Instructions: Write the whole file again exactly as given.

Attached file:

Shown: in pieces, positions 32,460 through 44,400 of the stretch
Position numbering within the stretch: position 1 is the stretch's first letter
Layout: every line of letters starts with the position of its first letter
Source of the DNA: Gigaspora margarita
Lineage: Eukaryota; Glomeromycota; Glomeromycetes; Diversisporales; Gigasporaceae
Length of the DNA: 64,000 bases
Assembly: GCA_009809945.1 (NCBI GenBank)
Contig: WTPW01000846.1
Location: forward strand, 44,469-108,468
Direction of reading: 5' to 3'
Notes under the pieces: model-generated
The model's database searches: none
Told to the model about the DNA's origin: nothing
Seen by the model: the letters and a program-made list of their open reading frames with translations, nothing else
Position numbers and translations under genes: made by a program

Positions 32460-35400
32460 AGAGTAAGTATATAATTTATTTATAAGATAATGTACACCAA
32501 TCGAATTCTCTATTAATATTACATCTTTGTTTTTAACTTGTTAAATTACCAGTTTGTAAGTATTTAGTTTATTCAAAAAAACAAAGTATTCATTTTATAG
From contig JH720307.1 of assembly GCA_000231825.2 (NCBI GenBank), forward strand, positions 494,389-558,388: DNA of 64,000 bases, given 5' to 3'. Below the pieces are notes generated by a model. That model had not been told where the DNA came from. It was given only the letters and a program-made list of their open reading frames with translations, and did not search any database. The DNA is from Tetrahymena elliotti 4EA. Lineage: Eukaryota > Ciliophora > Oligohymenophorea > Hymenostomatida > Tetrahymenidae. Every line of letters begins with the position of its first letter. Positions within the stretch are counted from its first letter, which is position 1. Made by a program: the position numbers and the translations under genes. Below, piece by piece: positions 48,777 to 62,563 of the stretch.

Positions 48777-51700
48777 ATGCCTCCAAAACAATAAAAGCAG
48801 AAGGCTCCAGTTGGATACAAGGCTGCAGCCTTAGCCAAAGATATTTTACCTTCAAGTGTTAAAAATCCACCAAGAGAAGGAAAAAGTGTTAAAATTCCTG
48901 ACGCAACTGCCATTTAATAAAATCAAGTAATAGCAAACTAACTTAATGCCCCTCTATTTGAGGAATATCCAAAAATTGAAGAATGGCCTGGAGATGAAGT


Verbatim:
Shown: in pieces, positions 32,460 through 44,400 of the stretch
Position numbering within the stretch: position 1 is the stretch's first letter
Layout: every line of letters starts with the position of its first letter
Source of the DNA: Gigaspora margarita
Lineage: Eukaryota; Glomeromycota; Glomeromycetes; Diversisporales; Gigasporaceae
Length of the DNA: 64,000 bases
Assembly: GCA_009809945.1 (NCBI GenBank)
Contig: WTPW01000846.1
Location: forward strand, 44,469-108,468
Direction of reading: 5' to 3'
Notes under the pieces: model-generated
The model's database searches: none
Told to the model about the DNA's origin: nothing
Seen by the model: the letters and a program-made list of their open reading frames with translations, nothing else
Position numbers and translations under genes: made by a program

Positions 32460-35400
32460 AGAGTAAGTATATAATTTATTTATAAGATAATGTACACCAA
32501 TCGAATTCTCTATTAATATTACATCTTTGTTTTTAACTTGTTAAATTACCAGTTTGTAAGTATTTAGTTTATTCAAAAAAACAAAGTATTCATTTTATAG
From contig JH720307.1 of assembly GCA_000231825.2 (NCBI GenBank), forward strand, positions 494,389-558,388: DNA of 64,000 bases, given 5' to 3'. Below the pieces are notes generated by a model. That model had not been told where the DNA came from. It was given only the letters and a program-made list of their open reading frames with translations, and did not search any database. The DNA is from Tetrahymena elliotti 4EA. Lineage: Eukaryota > Ciliophora > Oligohymenophorea > Hymenostomatida > Tetrahymenidae. Every line of letters begins with the position of its first letter. Positions within the stretch are counted from its first letter, which is position 1. Made by a program: the position numbers and the translations under genes. Below, piece by piece: positions 48,777 to 62,563 of the stretch.

Positions 48777-51700
48777 ATGCCTCCAAAACAATAAAAGCAG
48801 AAGGCTCCAGTTGGATACAAGGCTGCAGCCTTAGCCAAAGATATTTTACCTTCAAGTGTTAAAAATCCACCAAGAGAAGGAAAAAGTGTTAAAATTCCTG
48901 ACGCAACTGCCATTTAATAAAATCAAGTAATAGCAAACTAACTTAATGCCCCTCTATTTGAGGAATATCCAAAAATTGAAGAATGGCCTGGAGATGAAGT